firstfrost From: firstfrost Date: October 18th, 2006 02:01 pm (UTC) (Link)
You're probably right about the semicolon; I'll try and chop that up a bit more. (And heaven knows there are enough people who totally fail to read more than the first line of anything, no matter what it is, so the important content really needs to go there..,.)

But I don't want the people who can't read long sentences to decide that the take-home message is "these accounts are going away!" because in many cases, that is the Very Wrong Thing to happen, and looking like I'm threatening to do the Wrong Thing will upset them. :)
countertorque From: countertorque Date: October 18th, 2006 09:54 pm (UTC) (Link)
Adding "this is Laura" is correct. By answering "Athena User Accounts" I think you're implying that this is a common phone that could be answered by a number of people. The person calling in then has no idea if firstfrost, the person they've already spoken to, is on the other end or if it's someone new, requiring them to start all over with their problem.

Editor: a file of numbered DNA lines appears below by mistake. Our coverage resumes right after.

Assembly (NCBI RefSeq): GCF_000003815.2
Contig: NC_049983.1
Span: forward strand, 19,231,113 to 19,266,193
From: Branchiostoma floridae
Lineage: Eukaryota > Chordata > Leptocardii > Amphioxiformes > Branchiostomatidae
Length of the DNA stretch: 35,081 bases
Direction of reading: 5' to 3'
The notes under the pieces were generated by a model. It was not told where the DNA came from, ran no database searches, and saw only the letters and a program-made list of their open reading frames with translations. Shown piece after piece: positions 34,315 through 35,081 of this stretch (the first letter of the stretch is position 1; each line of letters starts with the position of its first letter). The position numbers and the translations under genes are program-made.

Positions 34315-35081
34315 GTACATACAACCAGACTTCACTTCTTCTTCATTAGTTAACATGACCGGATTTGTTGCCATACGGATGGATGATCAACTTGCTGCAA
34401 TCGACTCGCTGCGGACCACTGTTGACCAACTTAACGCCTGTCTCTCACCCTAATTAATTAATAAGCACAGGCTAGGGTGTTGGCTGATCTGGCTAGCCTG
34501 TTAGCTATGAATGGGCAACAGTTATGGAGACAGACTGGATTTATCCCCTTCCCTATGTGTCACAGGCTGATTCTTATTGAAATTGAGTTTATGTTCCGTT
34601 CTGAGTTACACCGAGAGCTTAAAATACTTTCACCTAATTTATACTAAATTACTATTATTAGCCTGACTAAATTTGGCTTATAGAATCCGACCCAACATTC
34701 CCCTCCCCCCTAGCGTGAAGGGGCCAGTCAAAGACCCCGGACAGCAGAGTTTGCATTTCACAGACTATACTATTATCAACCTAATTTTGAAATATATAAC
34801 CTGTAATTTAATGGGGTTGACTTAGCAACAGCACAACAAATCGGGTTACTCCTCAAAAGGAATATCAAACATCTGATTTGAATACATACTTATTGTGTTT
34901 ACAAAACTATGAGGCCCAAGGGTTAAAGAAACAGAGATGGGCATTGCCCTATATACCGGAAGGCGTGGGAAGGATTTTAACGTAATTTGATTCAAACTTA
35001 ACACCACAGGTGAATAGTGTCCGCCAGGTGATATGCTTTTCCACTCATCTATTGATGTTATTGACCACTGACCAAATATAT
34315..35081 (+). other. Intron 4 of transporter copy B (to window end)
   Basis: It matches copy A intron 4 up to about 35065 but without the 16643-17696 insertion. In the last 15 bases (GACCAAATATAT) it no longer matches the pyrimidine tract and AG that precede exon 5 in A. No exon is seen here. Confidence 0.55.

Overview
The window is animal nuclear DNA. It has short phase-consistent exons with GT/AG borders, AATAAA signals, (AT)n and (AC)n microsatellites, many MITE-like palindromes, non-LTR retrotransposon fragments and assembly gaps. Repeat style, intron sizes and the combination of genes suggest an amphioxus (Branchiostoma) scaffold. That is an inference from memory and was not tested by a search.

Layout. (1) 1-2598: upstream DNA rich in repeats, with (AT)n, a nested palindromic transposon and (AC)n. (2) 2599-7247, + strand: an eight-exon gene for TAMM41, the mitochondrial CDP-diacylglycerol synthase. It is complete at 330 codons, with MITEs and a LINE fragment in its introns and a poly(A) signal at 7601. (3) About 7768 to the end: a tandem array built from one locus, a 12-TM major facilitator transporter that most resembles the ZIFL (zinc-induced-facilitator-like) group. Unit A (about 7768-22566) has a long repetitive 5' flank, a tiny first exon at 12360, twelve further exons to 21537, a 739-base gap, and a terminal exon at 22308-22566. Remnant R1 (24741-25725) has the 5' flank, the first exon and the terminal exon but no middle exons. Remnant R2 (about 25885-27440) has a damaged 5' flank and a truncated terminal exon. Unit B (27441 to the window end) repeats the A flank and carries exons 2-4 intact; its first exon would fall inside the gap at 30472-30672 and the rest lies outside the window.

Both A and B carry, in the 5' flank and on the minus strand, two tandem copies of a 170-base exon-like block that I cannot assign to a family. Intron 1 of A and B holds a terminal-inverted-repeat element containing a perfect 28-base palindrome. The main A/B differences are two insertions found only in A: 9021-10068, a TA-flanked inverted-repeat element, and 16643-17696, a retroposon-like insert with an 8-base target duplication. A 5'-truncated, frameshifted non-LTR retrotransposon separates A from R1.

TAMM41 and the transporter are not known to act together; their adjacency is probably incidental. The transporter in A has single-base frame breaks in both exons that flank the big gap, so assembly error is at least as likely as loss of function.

You should also be aware that if you answer the phone 5000 times, you'll probably start saying "Athena User Accounts" quickly and if you aren't careful it'll become unintelligble. In my last job, everyone was in the habit of answering the phone "goodafternoonussbaltimorethisisanonsecurelinelieutenantcountertorquespeakinghowcanihelpyou," which became it's own code language that outsiders couldn't understand.
firstfrost From: firstfrost Date: October 18th, 2006 10:27 pm (UTC) (Link)
I'm actually pretty careful to not say it quickly - at least one of the people who told me I sounded like an answering machine was quite clear that it was a compliment ("you have such a pleasant friendly voice, I assumed it couldn't be a real person" or something like that). Of course, there have been the couple of people who heard it as "Athena User Account?" and then stammered out their username, but as far as not-quite-clear goes, I think that's pretty good.

(One reason I had avoided "this is Laura" for so long is because I hate calling somewhere and listening to a big long spiel before I can say anything. "Good morning, you have reached Athena User Accounts, part of MIT's IS&T department. This is Laura speaking. Calls may be recorded for our quality assurance. How may I direct your call?". But I suppose three more words won't get all the way there.)